Villanova’s Kevin Monangai a different kind of running back

Villanova has gotten a lot of production from its ground game this season. Credit: Villanova Athletic Media Relations Villanova has gotten a lot of production from its ground game this season. Credit: Villanova Athletic Media Relations

After bursting onto the scene with 1,210 yards and 11 touchdowns his sophomore season for the Wildcats, it appeared Kevin Monangai’s star had faded out at Villanova.

It wasn’t so much that teams had figured him out. Just that ‘Nova quarterback John Robertson was so dynamic — running and passing — there wasn’t room for anyone else to share center stage.

But in last Saturday’s wild 49-31 come-from-behind shootout win over James Madison, with Robertson slowed by a broken non-throwing hand and feeling a bit gimpy, what better time for the old Monangai to return? In a game featuring a staggering 1,131 yards total offense — 563 by the Wildcats — no one came up bigger than the kid from North Jersey.

Monangai rumbled for 129 yards on 15 carries and two touchdowns, which leapfrogged him over five players into 5th on Villanova’s all-time rushing list with 2,233 yards. While the next three are within striking distance — including No. 3 Robertson (2,622) — no one’s catching all-time leader Brian Westbrook (4,499).

To help celebrate Monangai then tuned in to watch former Seton Hall Prep teammate and close friend Sean Maguire rally Florida State past Clemson in overtime.

While Robertson still put up good numbers, 337 yards in the air and a career-high four touchdown passes, it was easy to overlook the 5-foot-8, 205 pound Monangai. Of course by now he’s used to that, seeing his carries drop from 212 to 130 last season while his yardage slipped to 643.

He never complained.

“You can’t really get in a groove like that,” said the 21-year-old Monangai, whose parents came from Cameroon, though he was born in Jersey. “In high school I was getting 30 carries, so junior year was adjustment for me.As long as we were winning I was okay with it, but we fell short of expectations.”

Knowing for that to change ‘Nova needs more balance, Robertson’s happy to share the load.

“We’re taking it game-by-game,” said Roberston, “but we know in the back of our minds we could have a good team. If you want to make it far you can’t have the quarterback take 36 carries a game. We know we need to spread the ball around. Kevin’s a big, physical guy, good at running through people.”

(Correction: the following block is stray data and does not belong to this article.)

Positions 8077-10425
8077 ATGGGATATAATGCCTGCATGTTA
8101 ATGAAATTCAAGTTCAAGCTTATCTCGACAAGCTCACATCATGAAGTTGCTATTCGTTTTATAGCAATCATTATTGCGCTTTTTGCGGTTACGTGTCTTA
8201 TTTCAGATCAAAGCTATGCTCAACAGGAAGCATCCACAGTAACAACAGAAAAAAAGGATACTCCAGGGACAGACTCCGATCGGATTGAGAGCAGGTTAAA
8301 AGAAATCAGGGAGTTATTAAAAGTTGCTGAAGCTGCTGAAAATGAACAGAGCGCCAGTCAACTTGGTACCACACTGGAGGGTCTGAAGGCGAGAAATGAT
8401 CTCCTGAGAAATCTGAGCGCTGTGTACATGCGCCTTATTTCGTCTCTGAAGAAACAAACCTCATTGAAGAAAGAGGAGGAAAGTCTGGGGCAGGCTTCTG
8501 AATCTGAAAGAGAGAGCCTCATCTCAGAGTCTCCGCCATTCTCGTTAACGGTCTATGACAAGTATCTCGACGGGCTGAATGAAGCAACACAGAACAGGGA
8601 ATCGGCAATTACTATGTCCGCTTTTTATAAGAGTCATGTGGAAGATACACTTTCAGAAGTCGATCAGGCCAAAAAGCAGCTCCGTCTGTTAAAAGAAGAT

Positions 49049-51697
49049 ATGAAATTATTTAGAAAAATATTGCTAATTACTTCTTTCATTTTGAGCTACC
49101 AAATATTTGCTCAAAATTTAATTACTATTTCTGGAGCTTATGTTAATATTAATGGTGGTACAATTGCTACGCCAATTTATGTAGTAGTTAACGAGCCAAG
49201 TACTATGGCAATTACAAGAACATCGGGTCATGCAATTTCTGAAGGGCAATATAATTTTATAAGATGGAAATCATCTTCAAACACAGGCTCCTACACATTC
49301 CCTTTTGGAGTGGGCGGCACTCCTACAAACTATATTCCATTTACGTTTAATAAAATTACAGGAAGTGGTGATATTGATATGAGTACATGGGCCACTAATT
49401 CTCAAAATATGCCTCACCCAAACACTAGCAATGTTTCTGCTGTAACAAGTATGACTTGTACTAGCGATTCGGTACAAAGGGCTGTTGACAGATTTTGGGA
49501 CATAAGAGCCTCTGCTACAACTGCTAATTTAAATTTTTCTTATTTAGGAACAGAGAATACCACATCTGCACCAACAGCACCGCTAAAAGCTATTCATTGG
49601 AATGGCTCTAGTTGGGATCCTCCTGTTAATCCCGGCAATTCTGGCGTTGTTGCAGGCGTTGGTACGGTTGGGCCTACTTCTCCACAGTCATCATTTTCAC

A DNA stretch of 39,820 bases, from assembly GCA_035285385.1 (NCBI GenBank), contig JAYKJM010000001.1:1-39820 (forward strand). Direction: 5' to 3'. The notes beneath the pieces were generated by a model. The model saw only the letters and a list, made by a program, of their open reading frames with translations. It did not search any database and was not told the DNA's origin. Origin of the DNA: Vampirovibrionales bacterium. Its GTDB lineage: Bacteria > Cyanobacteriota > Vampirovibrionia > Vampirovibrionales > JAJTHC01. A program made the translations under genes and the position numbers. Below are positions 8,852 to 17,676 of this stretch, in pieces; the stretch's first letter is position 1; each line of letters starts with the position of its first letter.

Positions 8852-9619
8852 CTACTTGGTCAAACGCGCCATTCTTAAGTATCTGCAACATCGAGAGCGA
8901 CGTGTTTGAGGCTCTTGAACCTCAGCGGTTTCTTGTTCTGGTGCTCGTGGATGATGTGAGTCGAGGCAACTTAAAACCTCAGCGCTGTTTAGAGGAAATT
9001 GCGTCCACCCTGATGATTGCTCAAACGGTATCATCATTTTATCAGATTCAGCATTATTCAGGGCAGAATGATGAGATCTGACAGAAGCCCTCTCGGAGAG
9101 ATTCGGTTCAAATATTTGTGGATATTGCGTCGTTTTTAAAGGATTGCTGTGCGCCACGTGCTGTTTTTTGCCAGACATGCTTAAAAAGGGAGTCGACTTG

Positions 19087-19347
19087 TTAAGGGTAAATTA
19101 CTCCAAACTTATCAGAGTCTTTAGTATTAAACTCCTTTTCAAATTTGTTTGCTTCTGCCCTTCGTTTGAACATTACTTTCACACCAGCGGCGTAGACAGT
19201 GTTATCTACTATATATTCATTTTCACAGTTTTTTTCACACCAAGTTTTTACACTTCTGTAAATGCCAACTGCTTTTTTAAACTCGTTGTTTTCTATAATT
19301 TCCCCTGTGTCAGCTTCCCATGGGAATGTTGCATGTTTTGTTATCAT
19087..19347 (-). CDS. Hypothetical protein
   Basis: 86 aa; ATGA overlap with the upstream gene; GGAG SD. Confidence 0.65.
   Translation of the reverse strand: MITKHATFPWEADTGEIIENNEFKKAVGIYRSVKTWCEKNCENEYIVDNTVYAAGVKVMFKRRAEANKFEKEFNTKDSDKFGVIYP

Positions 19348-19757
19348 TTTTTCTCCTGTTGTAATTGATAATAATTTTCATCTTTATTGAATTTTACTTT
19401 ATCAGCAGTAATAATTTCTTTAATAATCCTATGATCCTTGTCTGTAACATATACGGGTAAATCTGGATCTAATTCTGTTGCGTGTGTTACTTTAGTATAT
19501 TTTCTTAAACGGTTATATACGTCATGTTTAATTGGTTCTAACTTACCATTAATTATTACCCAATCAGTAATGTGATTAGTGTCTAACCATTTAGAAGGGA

While Monangai’s career-best 62-yard second quarter scoring dash up the middle seemed reminiscent of 5-foot-6 Darren Sproles’ game-changing bolt in the Eagles’ opener vs. Jacksonville, that’s not his guy.

“The player I admire most and try to make myself like is Marshawn Lynch,” revealed Monangai. “I watch his videos and get that mindset, ‘No one can stop you.’Like him, my measurablea are off the charts. This summer I squatted 725 (pounds) and cleaned 265. It definitely helps me.With him, Danny Woodhead, Darren Sproles, Terrance West of the Browns — who I played against in college — the NFL seems to be taking more of a shift towards shorter guys. That’s a benefit for me.”

If nothing else it should help the 2-1 Wildcats, who’ve put up 99 points their last two games after losing a heartbreaking 27-26 double overtime opener at Syracuse. After being limited to just 24 carries and 75 yards the first two games, Andy Talley is happy to have him back.

“Because we have three pretty good running backs Kevin doesn’t get as many runs as he’d like,” conceded Talley, whose next order of business will be getting his defense ready for rival Penn Saturday at Franklin Field. “But he’s a beast in the weight room and now he has breakaway speed.”

Even better, after spending last season in the shadows, both Kevin Monangai and the Wildcats seem ready to shine again.

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